Sedimentary Rocks

Sedimentary rocks are a type of rock that are formed by the deposit of minerals into the ground that form into layers and harden over years and band together to form rocks. There are three main classification groups to identify sedimentary rocks are inorganic, chemical, and organic.

Inorganic Sedimentary Rocks

Inorganic rocks are sedimentary rocks that are made of other fragments that are caused by weathering (also know as clastic) . Inorganic sedimentary rocks are classified according to grain size, and are formed by composition and cementation. They are compositioned and cemented of other fragments of rocks when they are deposited into horizontal layers usually by running water entering calm water carrying the rocks and are put into the horizontal layers of rocks known as beds or strata.

Organic Sedimentary Rocks

Organic sedimentary rocks are formed from the remains of once living things, and they are referred to as "bioclastic". When the fossilized part of an animal or a shell becomes a rock, it is known as an organic sedimentary rock and is the result of when fossils come together and become cemented into this rock. Most of the fossils in the rocks are made of calcite, so when these rocks are formed together they most likely create rocks known as limestone.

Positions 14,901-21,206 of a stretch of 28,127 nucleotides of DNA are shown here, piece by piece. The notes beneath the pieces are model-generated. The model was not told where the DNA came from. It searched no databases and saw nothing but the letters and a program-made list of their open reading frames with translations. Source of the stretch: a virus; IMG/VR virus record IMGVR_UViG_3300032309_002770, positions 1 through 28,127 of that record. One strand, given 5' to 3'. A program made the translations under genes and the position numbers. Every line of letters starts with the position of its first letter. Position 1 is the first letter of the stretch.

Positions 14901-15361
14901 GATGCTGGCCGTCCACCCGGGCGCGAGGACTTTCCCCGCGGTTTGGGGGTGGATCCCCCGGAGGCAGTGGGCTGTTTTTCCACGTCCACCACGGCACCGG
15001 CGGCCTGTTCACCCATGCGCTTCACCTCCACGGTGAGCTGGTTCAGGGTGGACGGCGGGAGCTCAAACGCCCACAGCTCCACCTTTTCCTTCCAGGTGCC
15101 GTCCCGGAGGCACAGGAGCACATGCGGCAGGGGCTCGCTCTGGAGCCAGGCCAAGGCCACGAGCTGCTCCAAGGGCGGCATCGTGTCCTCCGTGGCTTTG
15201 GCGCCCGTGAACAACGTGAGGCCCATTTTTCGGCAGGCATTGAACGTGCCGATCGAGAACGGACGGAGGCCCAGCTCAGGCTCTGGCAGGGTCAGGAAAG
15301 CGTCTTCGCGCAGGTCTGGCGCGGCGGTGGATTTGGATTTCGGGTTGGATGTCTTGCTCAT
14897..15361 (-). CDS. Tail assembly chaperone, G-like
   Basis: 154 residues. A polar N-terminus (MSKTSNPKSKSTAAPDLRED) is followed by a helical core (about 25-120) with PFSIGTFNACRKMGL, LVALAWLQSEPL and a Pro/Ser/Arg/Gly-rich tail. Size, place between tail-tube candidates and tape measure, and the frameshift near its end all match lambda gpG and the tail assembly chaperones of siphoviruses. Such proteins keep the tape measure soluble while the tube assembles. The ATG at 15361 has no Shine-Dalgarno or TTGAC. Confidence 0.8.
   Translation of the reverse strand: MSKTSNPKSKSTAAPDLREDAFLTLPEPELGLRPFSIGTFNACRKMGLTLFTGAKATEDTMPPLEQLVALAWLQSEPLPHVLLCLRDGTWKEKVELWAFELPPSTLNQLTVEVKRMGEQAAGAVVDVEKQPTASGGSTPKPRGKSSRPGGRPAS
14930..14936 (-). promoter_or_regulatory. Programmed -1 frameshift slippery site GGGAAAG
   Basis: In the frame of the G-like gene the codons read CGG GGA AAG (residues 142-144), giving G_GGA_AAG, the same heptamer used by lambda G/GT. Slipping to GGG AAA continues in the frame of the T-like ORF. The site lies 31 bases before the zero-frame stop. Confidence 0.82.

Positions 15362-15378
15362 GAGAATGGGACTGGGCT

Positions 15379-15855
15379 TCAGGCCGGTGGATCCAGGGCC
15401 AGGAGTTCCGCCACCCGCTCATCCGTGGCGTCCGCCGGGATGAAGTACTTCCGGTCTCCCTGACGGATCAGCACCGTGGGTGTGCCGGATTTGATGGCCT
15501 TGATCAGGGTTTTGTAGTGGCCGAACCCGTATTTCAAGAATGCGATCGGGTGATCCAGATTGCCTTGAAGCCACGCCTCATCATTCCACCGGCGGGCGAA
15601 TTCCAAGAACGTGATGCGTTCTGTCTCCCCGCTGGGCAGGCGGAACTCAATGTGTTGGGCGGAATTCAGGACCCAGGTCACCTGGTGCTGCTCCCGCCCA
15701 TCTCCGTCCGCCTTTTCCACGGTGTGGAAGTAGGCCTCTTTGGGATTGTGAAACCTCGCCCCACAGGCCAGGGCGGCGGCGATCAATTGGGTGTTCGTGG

Chemical Sedimentary Rocks

Chemical sedimentary rocks are rocks that are not made from sediments but rocks that have mineral crystals formed from elements that are dissolved in water. If enough water evaporates, and they do not all fit and some form crystals of minerals such as halite, gypsum, and calcite.

Where they are found

Sedimentary rocks are found all over the U.S.


Created with images by Mattias F - "Rocks at Kapplasse" • James St. John - "Fossiliferous limestone (Kope Formation, Upper Ordovician; southwestern Ohio, USA)" • James St. John - "Conglomerate" • James St. John - "Bituminous coal (Pennsylvanian; eastern or midwestern USA)" • James St. John - "Diatomite"

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